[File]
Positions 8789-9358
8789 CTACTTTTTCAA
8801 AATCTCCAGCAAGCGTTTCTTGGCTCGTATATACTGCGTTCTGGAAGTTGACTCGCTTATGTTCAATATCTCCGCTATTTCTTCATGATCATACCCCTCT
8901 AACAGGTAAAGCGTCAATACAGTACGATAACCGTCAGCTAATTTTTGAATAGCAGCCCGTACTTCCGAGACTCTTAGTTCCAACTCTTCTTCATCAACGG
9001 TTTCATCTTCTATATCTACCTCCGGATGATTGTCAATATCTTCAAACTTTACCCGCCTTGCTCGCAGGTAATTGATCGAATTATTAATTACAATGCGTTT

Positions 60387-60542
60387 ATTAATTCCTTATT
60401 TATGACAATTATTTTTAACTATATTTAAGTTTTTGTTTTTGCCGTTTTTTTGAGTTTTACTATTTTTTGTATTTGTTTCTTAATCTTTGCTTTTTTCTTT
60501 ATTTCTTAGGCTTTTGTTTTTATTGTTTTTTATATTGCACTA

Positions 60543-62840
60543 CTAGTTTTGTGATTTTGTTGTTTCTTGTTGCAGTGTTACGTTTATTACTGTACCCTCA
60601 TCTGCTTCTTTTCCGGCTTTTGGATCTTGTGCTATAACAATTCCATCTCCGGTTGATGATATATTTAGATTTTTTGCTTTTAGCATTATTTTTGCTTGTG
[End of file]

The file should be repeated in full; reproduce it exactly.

Positions 8789-9358
8789 CTACTTTTTCAA
8801 AATCTCCAGCAAGCGTTTCTTGGCTCGTATATACTGCGTTCTGGAAGTTGACTCGCTTATGTTCAATATCTCCGCTATTTCTTCATGATCATACCCCTCT
8901 AACAGGTAAAGCGTCAATACAGTACGATAACCGTCAGCTAATTTTTGAATAGCAGCCCGTACTTCCGAGACTCTTAGTTCCAACTCTTCTTCATCAACGG
9001 TTTCATCTTCTATATCTACCTCCGGATGATTGTCAATATCTTCAAACTTTACCCGCCTTGCTCGCAGGTAATTGATCGAATTATTAATTACAATGCGTTT

Positions 60387-60542
60387 ATTAATTCCTTATT
60401 TATGACAATTATTTTTAACTATATTTAAGTTTTTGTTTTTGCCGTTTTTTTGAGTTTTACTATTTTTTGTATTTGTTTCTTAATCTTTGCTTTTTTCTTT
60501 ATTTCTTAGGCTTTTGTTTTTATTGTTTTTTATATTGCACTA

Positions 60543-62840
60543 CTAGTTTTGTGATTTTGTTGTTTCTTGTTGCAGTGTTACGTTTATTACTGTACCCTCA
60601 TCTGCTTCTTTTCCGGCTTTTGGATCTTGTGCTATAACAATTCCATCTCCGGTTGATGATATATTTAGATTTTTTGCTTTTAGCATTATTTTTGCTTGTG